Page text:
This article was published in the Houston Community Newspapers in all their locations across the greater Houston Area in June 2004.
Teen Drinking Continues To Be A Big Problem In State
By ANNE B. GESALMAN, Contributing Writer On June 02, 2004
Sixth grade. It's the time when school children are learning about ratios in math class, world politics in social studies and Bunsen burners in science.
It's also the time that, outside of school and alone with their friends, they're learning firsthand about beer, wine and vodka.
According to a recent state study, Texas public school children who drink, begin drinking on average at the age of 12, many as young as 9 - fourth graders. By the time they are high school seniors, a staggering 71percent of students have drunk alcohol, and more than a third have done so in the last month.
Indeed, drinking alcohol - and more often getting drunk - is as much a part of the teenage experience as battling acne, going to homecoming and learning how to drive.
But while much attention is given to warning youths about the dangers of harder drugs such as inhalants, marijuana and cocaine, alcohol consumption continues to pose the larger threat to the health and futures of teens, experts say. And because it is far more easy to obtain and its dangers are underestimated, teens of all socio-economic backgrounds are drinking, and drinking heavily, without fully understanding the consequences.
"Alcohol abuse is an equal opportunity destroyer," says Mel Taylor, president of the Council on Alcohol and Drugs - Houston. "Let's remember its prevalence. You can add up (the frequency) of all the drugs out there and they would not even amount to 10 percent of the alcohol. There is a tendency to over-dramatize drug use, but somehow it's socially acceptable to drink. But for anyone under 21, it's illegal and it's dangerous."
State officials agree. "Drinking leads to so many other problems," says Debra Jones, acting captain of the Texas Alcoholic Beverage Commission's Conroe region. "Violence, unwanted sexual activity, absenteeism at school. It just upsets the quality of life all the way around."
Because of the magnitude of the problem, the Texas Commission on Alcohol and Drug Abuse in Austin, every other year since 1988, has conducted two major statewide surveys of elementary and secondary school children to determine alcohol and drug use habits. One survey is of students in fourth through sixth grades. The other is of students in seventh through twelfth grades.
Researchers at Texas A&M University, which helps administer the surveys, completed another round of them in the last couple of months, collecting tens of thousands of questionnaires from students, and are compiling their data to report in the upcoming school year, says the commission's Dr. Liang Liu, author of the final reports.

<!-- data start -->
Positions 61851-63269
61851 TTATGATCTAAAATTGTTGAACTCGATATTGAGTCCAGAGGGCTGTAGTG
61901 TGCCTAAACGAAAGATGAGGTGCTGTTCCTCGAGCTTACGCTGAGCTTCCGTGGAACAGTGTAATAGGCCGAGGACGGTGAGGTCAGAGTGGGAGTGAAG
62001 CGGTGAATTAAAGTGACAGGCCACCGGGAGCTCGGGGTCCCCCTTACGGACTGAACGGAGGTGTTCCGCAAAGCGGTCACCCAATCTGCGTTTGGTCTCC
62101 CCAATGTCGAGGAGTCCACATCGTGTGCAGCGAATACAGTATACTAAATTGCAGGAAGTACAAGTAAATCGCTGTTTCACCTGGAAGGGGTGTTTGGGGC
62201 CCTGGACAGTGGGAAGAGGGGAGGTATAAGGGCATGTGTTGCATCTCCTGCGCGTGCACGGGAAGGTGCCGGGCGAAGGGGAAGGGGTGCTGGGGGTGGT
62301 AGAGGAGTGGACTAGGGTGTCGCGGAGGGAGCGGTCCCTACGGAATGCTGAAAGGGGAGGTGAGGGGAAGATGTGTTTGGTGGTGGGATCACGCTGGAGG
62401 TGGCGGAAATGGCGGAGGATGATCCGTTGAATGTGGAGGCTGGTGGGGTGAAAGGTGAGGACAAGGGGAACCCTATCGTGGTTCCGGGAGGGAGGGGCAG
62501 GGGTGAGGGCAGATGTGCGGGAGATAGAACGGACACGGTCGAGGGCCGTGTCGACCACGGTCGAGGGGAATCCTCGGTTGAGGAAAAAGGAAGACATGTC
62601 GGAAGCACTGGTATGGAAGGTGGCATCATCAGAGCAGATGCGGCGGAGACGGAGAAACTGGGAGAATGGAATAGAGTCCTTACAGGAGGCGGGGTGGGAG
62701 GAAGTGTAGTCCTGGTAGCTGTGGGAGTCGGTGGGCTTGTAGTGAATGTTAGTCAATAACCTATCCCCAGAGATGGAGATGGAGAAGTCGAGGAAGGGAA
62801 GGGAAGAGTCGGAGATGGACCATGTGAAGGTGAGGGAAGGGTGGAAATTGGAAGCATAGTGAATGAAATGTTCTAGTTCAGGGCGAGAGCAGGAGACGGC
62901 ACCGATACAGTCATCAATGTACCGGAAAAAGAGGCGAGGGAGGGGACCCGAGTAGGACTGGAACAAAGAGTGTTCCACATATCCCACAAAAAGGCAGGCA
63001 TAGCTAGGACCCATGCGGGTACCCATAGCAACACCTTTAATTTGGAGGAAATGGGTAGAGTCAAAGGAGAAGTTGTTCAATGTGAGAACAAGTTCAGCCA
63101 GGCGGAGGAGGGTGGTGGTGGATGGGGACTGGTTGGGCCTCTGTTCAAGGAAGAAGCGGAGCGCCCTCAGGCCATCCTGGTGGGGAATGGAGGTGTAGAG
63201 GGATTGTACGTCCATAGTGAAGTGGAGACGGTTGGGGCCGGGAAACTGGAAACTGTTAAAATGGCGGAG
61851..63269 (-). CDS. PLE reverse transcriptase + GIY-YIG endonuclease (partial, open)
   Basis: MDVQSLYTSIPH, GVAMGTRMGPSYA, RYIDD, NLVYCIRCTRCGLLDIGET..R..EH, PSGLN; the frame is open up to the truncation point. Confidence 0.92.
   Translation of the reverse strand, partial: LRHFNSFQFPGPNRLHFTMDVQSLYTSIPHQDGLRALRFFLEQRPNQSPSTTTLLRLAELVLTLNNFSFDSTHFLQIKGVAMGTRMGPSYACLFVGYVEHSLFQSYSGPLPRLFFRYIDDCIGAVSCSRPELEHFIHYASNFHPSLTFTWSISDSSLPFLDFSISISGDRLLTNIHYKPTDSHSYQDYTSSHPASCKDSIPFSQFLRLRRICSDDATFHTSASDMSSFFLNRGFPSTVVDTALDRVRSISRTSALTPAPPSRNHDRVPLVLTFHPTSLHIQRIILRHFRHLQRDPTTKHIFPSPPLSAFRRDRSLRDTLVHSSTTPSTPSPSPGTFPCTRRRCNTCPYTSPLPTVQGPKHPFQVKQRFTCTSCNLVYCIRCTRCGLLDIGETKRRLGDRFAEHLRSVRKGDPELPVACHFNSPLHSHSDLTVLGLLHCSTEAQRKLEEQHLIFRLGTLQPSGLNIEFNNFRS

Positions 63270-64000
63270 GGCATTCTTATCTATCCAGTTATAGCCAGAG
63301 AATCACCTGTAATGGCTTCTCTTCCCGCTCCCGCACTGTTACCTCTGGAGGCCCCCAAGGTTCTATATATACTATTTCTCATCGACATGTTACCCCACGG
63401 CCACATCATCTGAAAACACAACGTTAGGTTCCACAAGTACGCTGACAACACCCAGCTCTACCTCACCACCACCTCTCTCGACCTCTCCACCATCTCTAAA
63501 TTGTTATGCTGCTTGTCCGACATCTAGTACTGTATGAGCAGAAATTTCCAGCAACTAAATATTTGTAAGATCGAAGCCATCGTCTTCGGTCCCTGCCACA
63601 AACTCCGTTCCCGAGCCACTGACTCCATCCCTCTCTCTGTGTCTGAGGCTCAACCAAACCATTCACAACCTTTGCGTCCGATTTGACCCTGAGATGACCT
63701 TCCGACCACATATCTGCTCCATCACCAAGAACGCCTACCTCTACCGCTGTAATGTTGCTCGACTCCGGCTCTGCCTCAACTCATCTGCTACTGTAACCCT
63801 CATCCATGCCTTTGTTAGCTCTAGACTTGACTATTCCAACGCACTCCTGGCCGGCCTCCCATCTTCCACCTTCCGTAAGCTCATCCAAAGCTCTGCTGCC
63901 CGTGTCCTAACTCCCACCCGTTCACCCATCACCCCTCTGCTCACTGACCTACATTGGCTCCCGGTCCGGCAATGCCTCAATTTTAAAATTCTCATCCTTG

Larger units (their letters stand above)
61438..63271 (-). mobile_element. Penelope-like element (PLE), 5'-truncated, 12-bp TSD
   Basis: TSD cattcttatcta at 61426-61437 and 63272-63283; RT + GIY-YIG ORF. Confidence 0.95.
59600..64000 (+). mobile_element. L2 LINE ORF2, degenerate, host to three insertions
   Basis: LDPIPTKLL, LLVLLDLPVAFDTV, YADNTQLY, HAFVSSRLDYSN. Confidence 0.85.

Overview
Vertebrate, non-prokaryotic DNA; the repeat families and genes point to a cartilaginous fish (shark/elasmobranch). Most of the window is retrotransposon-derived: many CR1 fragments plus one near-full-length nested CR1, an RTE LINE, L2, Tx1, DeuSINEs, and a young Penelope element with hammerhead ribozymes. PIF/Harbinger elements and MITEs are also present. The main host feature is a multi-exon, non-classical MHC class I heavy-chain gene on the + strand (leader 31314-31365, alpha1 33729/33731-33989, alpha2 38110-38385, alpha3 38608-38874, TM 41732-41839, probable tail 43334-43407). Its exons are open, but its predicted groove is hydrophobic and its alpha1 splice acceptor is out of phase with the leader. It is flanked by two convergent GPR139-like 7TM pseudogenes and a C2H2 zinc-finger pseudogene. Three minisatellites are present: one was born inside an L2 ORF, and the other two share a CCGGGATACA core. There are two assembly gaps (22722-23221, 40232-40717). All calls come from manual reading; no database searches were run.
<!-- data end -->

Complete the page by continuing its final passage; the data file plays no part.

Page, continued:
Although its too soon to know what the new surveys will show, there's no reason to believe that teen drinking does not continue to be a big problem in the state, Dr. Liu says.
"People don't understand how dangerous alcohol is, especially when you are talking about young kids," she says in a recent interview.
The most recently completed reports of pre-teen and teen drinking habits were conducted in the spring 2002. Researchers polled 88,929 fourth through sixth graders in 70 school districts, and 149,220 students in seventh through twelfth grades in 77 districts. In the Greater Houston area, the school districts of Houston, Humble, Spring Branch, Alvin and Pearland were included in the 2002 surveys. (New districts are selected each survey year.)
The surveys showed what researchers and advocates of youth called an alarming prevalence of alcohol use about children from grades four through twelve.
Specifically, they found that 12 percent of all fourth graders - typically 9- and 10-year-olds - had drunk alcohol in the previous year. That increased to 14 percent of fifth graders and 22 percent - almost one in four - of sixth graders.
"Many young students began drinking at an early age," Dr. Liu writes in the Texas School Survey of Substance Use Among Students Grade 4-6. "Nearly 60 percent of lifetime alcohol users in elementary school said they had first started drinking alcohol when they were 9 years old or younger." Lifetime users are defined as students who report having drunk alcohol at all in their life.
In junior high, consumption of alcohol only continued to increase as did the frequency, according to the Texas School Survey of Substance Use Among Students Grade 7-12. Nearly 18 percent of seventh graders reported drinking alcohol in the previous month, 26 percent of eighth graders, 36 percent of ninth graders, 40 percent of 10th graders, 42 percent of eleventh graders and 51 percent - more than half - of high school seniors.
Bilal Zakaria, a 17-year-old recent graduate of Dulles High School in Sugar Land, agreed that alcohol use is everywhere among high school students, especially seniors who seem to spend a year celebrating everything from homecoming to prom to graduation.
"I haven't been to that many parties, but when I've been to any there is almost always something to drink," says Zakaria, who served last year on the Sugar Land Mayor's Advisory Council to Improve Police/Community Relations.
"Most of the parties happen senior year," he explains. "You really see drinking increase in the spring semester. People aren't showing up at school after a weekend of big-time partying. And teachers are not as demanding of the seniors so they have a lot of free time."